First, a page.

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Gluten Free Living

Gluten Free Living - How to get the most out of your gluten free diet By Bridget Pennington, The Wellness Mentor It is a well-known fact that the gluten-free market is booming, nay...

Gluten Free Living

Gluten Free Living - How to get the most out of your gluten free diet

By Bridget Pennington, The Wellness Mentor

It is a well-known fact that the gluten-free market is booming, nay exploding. And why, prey tell, is this magnificent boom happening? Quite simply it’s because so many people are being guided by their doctors, both traditional and alternative, to give gluten a miss.

This troublesome little protein isn’t bad for everyone, but a growing number of people need to steer clear to keep their health in check.

Naturally we make an association with coeliac disease and gluten, but there are many, many people who need to avoid gluten to maintain their health. Of course right up near the top of the gluten-avoiding ladder is the coeliac, followed closely by the gluten intolerants. You can then place anyone suffering from other autoimmune diseases, psoriasis, arthritis, Alzheimer’s and anyone with gastrointestinal complaints like colitis, Crohn’s or IBS on the ladder. Add yet another rung for sufferers of depression and anxiety and it turns out to be quite a big ladder!

Here’s one of the biggest, fattest food misconceptions of our modern time – gluten free equals healthy. The fact is it does not.

How can this be? Celebrities are losing weight, sportspeople are playing better tennis, kicking more goals in footy… Surely that is because they stopped eating gluten and they’re healthier, right?

They might be healthier, but it may not be just because their food is free of gluten. Chances are these people are being coached to eat what could only be classified as a whole food diet. And there, my dear gluten avoiders, is the secret. And it’s a 10,000-year-old secret to boot!

When you trot down the aisle of your local supermarket you will very likely see a gluten-free section. Rewind 10 or even seven years and that would rarely have been seen. In fact, there was a time when a person with coeliac disease had to get a prescription and go to the hospital to get gluten-free bread. Can you even imagine?!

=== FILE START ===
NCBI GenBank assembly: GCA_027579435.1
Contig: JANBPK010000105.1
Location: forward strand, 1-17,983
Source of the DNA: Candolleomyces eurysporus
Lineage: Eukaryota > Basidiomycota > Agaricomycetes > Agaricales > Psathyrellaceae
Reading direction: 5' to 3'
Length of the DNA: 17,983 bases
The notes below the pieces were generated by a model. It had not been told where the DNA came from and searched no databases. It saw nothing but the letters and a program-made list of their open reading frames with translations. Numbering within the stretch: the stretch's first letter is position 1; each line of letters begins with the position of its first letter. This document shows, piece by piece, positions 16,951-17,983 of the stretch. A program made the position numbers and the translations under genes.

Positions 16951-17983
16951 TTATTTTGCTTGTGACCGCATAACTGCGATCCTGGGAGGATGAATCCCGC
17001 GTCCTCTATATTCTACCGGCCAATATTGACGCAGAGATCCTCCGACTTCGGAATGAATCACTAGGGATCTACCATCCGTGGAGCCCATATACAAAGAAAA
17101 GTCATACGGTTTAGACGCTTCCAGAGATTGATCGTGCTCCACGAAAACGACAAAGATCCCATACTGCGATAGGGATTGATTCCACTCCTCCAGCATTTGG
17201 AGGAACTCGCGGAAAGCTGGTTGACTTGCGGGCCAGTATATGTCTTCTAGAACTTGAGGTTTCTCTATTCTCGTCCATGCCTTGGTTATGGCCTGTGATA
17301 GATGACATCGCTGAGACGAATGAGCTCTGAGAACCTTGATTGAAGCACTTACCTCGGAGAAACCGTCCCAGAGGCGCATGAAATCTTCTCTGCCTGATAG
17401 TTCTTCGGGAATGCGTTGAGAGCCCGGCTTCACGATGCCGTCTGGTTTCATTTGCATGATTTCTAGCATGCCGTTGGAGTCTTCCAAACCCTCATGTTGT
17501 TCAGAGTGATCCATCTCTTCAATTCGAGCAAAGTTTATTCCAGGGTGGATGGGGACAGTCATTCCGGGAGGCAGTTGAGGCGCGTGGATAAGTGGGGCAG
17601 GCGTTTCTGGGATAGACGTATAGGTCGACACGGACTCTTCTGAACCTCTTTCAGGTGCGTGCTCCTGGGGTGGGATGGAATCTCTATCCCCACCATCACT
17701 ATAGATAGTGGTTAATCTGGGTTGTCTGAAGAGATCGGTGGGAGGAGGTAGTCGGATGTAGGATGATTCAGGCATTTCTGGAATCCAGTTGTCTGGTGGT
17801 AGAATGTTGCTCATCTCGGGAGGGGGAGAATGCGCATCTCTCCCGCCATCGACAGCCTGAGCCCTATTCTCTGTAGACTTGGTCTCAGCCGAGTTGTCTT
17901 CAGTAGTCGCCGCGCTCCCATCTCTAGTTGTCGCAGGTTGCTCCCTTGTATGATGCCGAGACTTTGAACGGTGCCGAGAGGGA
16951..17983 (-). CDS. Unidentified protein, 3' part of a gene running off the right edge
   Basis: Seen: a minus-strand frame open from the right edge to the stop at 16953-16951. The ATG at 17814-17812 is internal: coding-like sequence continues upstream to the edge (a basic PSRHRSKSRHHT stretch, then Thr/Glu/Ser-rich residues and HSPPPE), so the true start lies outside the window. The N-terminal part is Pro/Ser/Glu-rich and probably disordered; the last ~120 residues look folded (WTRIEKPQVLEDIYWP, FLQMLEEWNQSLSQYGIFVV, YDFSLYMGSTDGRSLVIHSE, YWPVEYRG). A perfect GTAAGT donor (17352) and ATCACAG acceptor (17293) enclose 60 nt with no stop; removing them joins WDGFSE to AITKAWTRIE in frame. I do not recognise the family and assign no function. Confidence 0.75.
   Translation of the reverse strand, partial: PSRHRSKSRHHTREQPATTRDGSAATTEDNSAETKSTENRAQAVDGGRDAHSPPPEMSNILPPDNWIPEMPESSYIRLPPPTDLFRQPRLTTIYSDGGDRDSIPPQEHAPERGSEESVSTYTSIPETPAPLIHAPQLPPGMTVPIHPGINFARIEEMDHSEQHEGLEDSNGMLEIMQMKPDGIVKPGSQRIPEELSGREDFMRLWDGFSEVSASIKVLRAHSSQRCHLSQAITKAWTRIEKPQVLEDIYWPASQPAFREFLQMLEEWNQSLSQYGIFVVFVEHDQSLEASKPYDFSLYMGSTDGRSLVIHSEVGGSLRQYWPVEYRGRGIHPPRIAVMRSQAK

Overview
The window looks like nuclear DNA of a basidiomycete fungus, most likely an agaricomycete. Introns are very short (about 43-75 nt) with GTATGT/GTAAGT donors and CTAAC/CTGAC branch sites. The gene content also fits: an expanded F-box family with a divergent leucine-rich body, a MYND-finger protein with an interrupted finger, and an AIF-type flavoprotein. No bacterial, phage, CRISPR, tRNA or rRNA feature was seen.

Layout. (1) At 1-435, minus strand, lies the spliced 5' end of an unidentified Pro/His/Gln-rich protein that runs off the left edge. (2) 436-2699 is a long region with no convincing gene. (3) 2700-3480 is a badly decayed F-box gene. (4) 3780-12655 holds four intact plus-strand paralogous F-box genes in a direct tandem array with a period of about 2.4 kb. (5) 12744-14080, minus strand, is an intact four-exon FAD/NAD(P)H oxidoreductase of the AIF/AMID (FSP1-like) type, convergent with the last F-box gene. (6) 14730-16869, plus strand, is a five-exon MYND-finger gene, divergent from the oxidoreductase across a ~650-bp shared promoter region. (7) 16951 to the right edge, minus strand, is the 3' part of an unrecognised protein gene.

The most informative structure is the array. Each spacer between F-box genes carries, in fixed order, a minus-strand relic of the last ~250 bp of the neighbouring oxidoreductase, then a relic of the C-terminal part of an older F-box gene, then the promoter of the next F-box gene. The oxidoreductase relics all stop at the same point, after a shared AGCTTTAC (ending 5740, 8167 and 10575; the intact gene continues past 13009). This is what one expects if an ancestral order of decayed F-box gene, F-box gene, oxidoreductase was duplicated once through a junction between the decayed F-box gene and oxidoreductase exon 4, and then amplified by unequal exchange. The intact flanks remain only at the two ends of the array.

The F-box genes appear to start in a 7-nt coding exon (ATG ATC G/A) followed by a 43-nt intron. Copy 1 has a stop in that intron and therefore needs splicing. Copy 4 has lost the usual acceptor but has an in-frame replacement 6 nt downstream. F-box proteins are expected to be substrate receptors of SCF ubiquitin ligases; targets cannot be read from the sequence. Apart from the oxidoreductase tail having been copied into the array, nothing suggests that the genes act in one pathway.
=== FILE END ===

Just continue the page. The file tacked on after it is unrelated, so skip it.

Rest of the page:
Whether you are currently eating gluten free or considering it, when your fridge and pantry are stocked with products that line the inner sanctum of the supermarket, it is very likely that these items are nutritionally deficient, highly processed ‘food-like’ products. They don’t resemble their original, nature-grown components and, as Michael Pollan discusses in his incredible book The Omnivores Dilemma, if you dissect and decode your processed food item, most of it is probably corn. Corn!

Why does that matter, I hear you murmur. Well, let’s see. Corn, by and large, is genetically modified (another modern term lost on the caveman). Its genetic make-up has been interfered with to increase the yield and to give it a superman-like inbuilt resistance to certain pests and pesticides. If you get to the nitty-gritty of how highly processed the corn is and how many chemicals have been used on it, it barely even resembles corn any more. Holy cow! Many of the processed corn ingredients also have abominable levels of fructose, which will slam your liver quicker than you can say “but the label said natural”.

It would be easy to spend quite a while discussing the flailing values of processed food, but instead let’s now invest in some quality. The essential answer to the question “how can I get the most out of my gluten-free diet?” is simply eat quality food. Where at all possible, aim for organic. I don’t worry about what the science says when comparing the mineral and vitamin content to conventional produce because organic is more about what’s not in and on it. If the people who spray the crops need to wear protection, that’s a jolly good indication that we are not meant to ingest it – from the bottle or from the plant.

The other piece of advice I give to my clients is to scrap the packets. Eating as much of a whole food diet as you can means that your body, in all of its genetic wisdom, will recognise the food and understand what it needs to do to digest and assimilate it. That means you actually get the goodness that Mother Nature intended. The amazing and wondrous thing about food as nature created it is that it is bioavailable. That means if the nutrients are fat soluble (meaning you need fat to absorb them) then the food will contain fat (like unhomogenised raw milk). If they are water soluble, then the food will be watery (like fruit). It doesn’t get any easier than to just eat food as it is meant to be.

The types of food you will see in a whole food diet include meat (again, shoot for organic), poultry, fish, vegetables, nuts, rice (not bleached), quinoa, seeds (including seeds like amaranth), fruit, herbs and spices.

Staying gluten free is essential for a growing number of Australian men, women and children. Simply replacing gluten-containing products with gluten free is not the way to a healthier mind, body or spirit.

You can make it easier by implementing a gradual change to an organic, whole food diet. Each week, simply aim to gather more food as it would look freshly harvested and reduce the amount of packeted products in your trolley.

As Ann Wigmore, raw food matriarch said, “The food you eat can be either the safest and most powerful form of medicine or the slowest form of poison”.

Bridget Pennington has just released her brand new book, 'Happy Gluten Free Kids'. This book is for you if you spend hours reading labels trying to work out what does/doesn't include gluten, whilst trying to protect your child's health, and make your life easier. Click here to find out more and get your copy.

[Image credit: womenshealthmag.com]